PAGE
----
Among the thousands of applications to the California Institute of Technology each year, Ashley Pallie receives hundreds of panicked pleas from students with a particular problem.
The worry isn’t low GPAs or a lack of extracurriculars. Instead, the applicants don’t have access to one of the three required high school STEM courses—physics, chemistry and calculus—needed to get into Caltech.
One student said their physics teacher quit, so they couldn’t take the course. Another said calculus wasn’t available in their high school or a nearby community college.
“You might have a brilliant biologist who’s done a ton of stuff but physics isn’t available to them,” said Pallie, Caltech’s executive director of undergraduate admissions. “They can take every bio class but say, ‘I don’t have access to physics and you’re telling me you can’t come to Caltech?’ and the answer used to be, ‘Unfortunately, yeah.’”
That changed this fall. Caltech announced it will allow substitutions for calculus, chemistry and physics classes.
It’s the latest in a growing effort by STEM-focused institutions to push for equity across racial and socioeconomic lines.
“Fundamentally, the problem is the same; the solution will vary,” said Rick Clark, executive director of undergraduate admissions at the Georgia Institute of Technology. “What [Caltech] has put their finger on is there’s huge holes where kids don’t have access. And what are we going to do about it and be a part of the solution going forward?”
While STEM classes and careers have risen in the general social consciousness, access challenges remain, according to Faith Savaiano, associate director of social innovation at the Federation of American Scientists. There’s growing demand to fill the STEM talent pipeline to fill jobs in science and tech industries. Simultaneously, there’s been a decline in the number of STEM teachers, especially in rural and low-income high schools.
“I think for a lot of schools across the country, there’s a big disparity in courses and [Advanced Placement] offerings,” Savaiano said. “It’s a place where the schools are have and have-nots.”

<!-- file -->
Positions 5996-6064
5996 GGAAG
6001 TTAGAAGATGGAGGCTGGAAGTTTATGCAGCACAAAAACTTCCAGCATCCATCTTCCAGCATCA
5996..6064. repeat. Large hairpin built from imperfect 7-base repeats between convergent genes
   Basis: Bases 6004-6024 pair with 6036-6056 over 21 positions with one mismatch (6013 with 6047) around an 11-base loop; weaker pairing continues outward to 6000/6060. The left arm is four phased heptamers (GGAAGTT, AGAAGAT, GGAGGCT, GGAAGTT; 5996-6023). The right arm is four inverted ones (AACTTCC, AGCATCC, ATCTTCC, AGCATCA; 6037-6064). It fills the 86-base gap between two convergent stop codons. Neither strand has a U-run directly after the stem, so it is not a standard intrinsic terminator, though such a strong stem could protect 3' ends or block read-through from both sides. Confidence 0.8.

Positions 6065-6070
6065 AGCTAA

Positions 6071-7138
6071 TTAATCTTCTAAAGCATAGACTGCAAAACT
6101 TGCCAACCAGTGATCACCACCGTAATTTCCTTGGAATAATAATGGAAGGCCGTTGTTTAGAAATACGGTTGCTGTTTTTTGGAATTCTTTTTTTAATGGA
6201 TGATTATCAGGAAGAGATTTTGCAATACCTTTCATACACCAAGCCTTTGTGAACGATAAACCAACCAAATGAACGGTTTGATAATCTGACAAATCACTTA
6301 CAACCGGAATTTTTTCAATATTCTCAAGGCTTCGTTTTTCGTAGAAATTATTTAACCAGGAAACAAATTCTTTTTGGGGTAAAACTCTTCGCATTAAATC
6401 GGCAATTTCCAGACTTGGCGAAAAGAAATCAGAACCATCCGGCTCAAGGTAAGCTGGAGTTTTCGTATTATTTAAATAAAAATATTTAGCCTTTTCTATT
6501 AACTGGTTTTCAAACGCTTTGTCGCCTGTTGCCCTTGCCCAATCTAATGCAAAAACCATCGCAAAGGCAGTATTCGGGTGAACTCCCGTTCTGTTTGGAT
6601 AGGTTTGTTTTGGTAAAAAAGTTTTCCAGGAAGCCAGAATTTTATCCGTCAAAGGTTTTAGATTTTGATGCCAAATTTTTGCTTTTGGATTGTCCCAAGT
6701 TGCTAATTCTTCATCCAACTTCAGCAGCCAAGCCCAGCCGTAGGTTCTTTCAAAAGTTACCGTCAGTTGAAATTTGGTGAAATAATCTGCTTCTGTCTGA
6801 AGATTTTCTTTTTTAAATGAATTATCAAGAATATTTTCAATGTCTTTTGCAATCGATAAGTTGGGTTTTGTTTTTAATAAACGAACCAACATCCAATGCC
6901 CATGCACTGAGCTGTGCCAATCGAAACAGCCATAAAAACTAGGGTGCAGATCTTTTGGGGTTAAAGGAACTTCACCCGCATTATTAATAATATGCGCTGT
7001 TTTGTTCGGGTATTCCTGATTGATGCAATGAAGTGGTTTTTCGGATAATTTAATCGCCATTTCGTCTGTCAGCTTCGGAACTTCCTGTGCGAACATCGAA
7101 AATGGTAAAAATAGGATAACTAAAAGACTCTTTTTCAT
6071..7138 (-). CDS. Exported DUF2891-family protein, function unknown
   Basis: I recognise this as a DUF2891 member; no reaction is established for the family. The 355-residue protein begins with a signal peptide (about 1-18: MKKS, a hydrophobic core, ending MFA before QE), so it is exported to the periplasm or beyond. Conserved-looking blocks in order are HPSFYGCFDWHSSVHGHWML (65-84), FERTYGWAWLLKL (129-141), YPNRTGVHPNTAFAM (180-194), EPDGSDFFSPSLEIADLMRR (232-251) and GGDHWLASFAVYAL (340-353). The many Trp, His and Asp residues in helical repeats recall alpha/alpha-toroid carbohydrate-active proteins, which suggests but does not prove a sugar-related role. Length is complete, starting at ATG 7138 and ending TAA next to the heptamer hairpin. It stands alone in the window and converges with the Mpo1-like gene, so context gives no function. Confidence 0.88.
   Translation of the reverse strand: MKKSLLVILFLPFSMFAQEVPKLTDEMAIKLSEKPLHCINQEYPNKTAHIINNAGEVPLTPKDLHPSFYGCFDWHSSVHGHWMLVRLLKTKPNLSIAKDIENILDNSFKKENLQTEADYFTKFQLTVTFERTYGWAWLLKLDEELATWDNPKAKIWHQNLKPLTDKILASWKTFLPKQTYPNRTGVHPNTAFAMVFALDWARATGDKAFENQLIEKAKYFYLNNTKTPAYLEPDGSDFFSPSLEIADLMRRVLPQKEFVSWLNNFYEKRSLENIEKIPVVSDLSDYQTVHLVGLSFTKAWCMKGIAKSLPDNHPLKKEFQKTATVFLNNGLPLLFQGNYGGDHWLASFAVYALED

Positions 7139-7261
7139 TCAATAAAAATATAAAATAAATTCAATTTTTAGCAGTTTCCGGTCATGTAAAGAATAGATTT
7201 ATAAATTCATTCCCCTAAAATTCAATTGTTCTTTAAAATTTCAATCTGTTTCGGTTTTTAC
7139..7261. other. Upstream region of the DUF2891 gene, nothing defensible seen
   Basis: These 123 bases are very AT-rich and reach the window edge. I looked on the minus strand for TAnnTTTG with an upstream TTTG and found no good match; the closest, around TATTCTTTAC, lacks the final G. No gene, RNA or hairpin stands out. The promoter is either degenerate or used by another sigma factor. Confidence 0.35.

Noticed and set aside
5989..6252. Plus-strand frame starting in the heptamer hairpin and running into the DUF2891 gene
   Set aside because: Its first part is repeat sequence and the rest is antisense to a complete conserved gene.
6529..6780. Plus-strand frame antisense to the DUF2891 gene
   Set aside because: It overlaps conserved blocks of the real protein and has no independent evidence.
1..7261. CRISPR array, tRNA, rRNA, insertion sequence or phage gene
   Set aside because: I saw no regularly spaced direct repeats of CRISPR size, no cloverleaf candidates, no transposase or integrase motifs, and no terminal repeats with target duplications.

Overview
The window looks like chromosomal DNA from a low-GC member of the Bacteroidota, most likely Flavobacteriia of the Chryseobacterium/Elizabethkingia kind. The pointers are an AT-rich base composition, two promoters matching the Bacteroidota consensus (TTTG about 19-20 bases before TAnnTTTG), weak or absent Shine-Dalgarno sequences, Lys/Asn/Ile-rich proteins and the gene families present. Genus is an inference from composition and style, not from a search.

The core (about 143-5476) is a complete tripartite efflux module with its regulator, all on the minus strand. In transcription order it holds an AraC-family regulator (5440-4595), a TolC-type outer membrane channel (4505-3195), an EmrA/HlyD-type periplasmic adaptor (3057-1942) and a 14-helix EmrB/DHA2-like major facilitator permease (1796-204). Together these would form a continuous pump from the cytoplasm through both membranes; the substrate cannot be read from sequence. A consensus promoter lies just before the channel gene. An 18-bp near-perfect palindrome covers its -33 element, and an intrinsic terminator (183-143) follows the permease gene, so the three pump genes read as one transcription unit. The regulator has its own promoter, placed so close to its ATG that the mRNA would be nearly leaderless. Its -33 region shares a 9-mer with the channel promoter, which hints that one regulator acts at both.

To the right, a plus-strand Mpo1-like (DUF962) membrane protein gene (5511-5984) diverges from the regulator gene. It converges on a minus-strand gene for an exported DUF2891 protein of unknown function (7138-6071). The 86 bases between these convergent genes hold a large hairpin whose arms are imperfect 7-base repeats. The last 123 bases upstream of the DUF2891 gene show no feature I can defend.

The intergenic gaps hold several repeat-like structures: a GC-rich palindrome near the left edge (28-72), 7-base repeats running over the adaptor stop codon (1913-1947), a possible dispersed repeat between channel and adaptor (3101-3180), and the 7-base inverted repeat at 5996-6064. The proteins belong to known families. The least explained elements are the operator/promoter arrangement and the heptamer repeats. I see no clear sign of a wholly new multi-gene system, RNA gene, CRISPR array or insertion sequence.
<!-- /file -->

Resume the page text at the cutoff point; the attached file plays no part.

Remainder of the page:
Caltech’s Substitution Switch-Up
The idea for Caltech’s expanded admissions offerings arose in February, when Pallie and her colleagues attended a conference and learned about the lack of access to calculus. They began to research and soon found the same inequities with chemistry and physics.
“If we’re talking about building something more equitable, you have to look at access,” Pallie said. “To tell people, ‘You’re a brilliant scientist but can’t come because your local high school doesn’t have this class’ didn’t seem fair with our equity mission.”
Caltech implemented the admissions expansion proposal in August. The expanded admissions requirements did not cost the school any money.
Instead of having calculus, physics and chemistry courses on a transcript, potential incoming students have three alternatives:
- A score of 5 on AP exams in AP Calculus AB, AP Calculus BC, AP Chemistry, AP Physics 1, AP Physics 2 or AP Physics C
- A score of 6 or 7 on the International Baccalaureate mathematics higher level; chemistry standard level or higher level; or physics standard or higher-level examinations.
- A certification from Schoolhouse.world in one of the following courses: AP/College Calculus BC; AP/College Chemistry; High School Physics–Next Generation Science Standards (NGSS)
The Schoolhouse certification option is intended to overcome the limited availability of the AP and IB tests, which are offered only at certain times of the year.
Caltech’s expansion option isn’t for all institutions, Pallie was quick to say. Caltech is a small university, with just over 1,000 undergraduates and roughly 235 students admitted each year.
It is also not targeted to help particular demographics or backgrounds, she said. Over the years, Pallie has heard from students hailing from rural communities to large urban school districts, all with the same complaint: lack of access. However, she did say there is potential to see an uptick in international students’ applications.
“Being a STEM school, we love data; there’s a real interest in seeing where interest comes from, the types of students—rural, suburbs—and what was in their application,” Pallie said. “I’m looking forward to January when we see what happens.”
Caltech’s change attracted national attention, but it is not the only STEM-focused institution attempting to overcome equity issues.